Physical sunscreens contain mineral ingredients, zinc oxide and/or titanium dioxide, that physically block the sun’s rays from penetrating your skin. They do not absorb into the skin and sit on the surface. Mineral ingredients are less likely to cause adverse skin reactions and clog pores, so they may be a better option for those with sensitive or acne-prone skin. As opposed to producing and releasing heat from the skin, they reflect heat and are a healthier option for those with rosacea or other conditions involving skin redness. Have you ever put sunscreen on at the beach and felt your skin light on fire? No need to worry about that with a physical sun blocker!

While both physical and chemical sunscreens can be effective for blocking the sun’s UV rays, physical sunscreens offer broad-spectrum coverage without the negative effects of chemical sunscreens. We recommend SkinCeuticals Physical Fusion UV Defense SPF 50. This high protection physical sunscreen is an effective broad-spectrum UVA/UVB protection without feeling too heavy on the skin.woman pouring sunscreen in her hands

Where should I apply sunscreen?

Everyday just going to work, school or the grocery store you should apply sunscreen to your face, neck, chest and hands/arms- the places that aren’t covered by your clothes. When you are going swimming, to the beach or running a marathon in those tiny singlets that are almost like bathing suits, then apply to your full body in your house before you leave.

When should I apply sunscreen?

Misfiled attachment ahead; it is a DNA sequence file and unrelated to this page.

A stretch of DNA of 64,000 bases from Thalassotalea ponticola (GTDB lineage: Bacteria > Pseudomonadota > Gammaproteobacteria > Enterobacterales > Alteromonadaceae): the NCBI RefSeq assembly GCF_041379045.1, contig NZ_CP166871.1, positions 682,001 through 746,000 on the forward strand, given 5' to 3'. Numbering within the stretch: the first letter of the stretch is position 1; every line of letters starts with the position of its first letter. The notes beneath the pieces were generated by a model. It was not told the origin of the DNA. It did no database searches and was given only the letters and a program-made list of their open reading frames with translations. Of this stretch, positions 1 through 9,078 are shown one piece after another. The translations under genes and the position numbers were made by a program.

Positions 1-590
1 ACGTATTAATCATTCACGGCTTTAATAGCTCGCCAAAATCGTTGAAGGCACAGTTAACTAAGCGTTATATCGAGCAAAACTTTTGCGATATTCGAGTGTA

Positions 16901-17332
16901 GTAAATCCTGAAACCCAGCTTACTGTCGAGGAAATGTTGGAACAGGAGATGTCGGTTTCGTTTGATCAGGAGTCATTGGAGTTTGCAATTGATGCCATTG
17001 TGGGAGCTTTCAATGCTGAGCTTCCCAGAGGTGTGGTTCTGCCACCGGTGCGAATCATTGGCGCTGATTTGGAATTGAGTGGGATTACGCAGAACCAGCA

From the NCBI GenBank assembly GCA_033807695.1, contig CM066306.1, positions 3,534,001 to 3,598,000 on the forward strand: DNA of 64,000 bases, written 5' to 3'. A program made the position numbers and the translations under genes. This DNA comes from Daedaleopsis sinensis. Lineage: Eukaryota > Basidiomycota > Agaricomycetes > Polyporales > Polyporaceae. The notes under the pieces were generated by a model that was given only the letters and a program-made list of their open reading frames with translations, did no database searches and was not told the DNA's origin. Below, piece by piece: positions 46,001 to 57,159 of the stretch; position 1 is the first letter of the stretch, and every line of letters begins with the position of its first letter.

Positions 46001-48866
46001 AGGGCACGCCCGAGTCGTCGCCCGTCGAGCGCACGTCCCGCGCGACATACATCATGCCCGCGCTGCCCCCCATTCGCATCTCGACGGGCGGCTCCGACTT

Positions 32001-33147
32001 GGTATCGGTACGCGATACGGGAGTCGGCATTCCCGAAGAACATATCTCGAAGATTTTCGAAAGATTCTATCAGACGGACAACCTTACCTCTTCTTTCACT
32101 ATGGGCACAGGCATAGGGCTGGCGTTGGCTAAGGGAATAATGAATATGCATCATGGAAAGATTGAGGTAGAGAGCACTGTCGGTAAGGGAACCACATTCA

All day!! Every day!! Even on cloudy days UVA and UVB still make it down to us. So, once again, even if you are not going to get a sunburn, that nasty UVA can still make you look older! Now, you do not have to wear it at night, but during the daylight, you should use it. You should be applying every 2 hours because it wears off as you move around and sweat and swim. L’Oreal makes a nice spray sunscreen that you can apply to wet skin- great for when you are chasing your kids around during the “adult swim” break at the pool and they won’t towel off first. Reapplying is also good in case you missed a spot the first round. So instead of that spot being ignored for 8 hours at the beach, maybe it was only the first 2 hours that got the full force of the sun?

Your first application of sunscreen should be about 30 minutes before you leave the house. That is how long it takes for sunscreen to sink into your skin and really be effective. So, if you wait until you are at the beach and then apply it, don’t be surprised if you still get some burning. Even if you still remembered to reapply often- you didn’t get the full benefit by starting out with it on at home. If you’re worried about getting enough Vitamin D because you are so protected from the sun, The American Academy of Dermatology says that it is much better to get your Vitamin D from a multivitamin. It isn’t worth risking cancer to get it from the sun.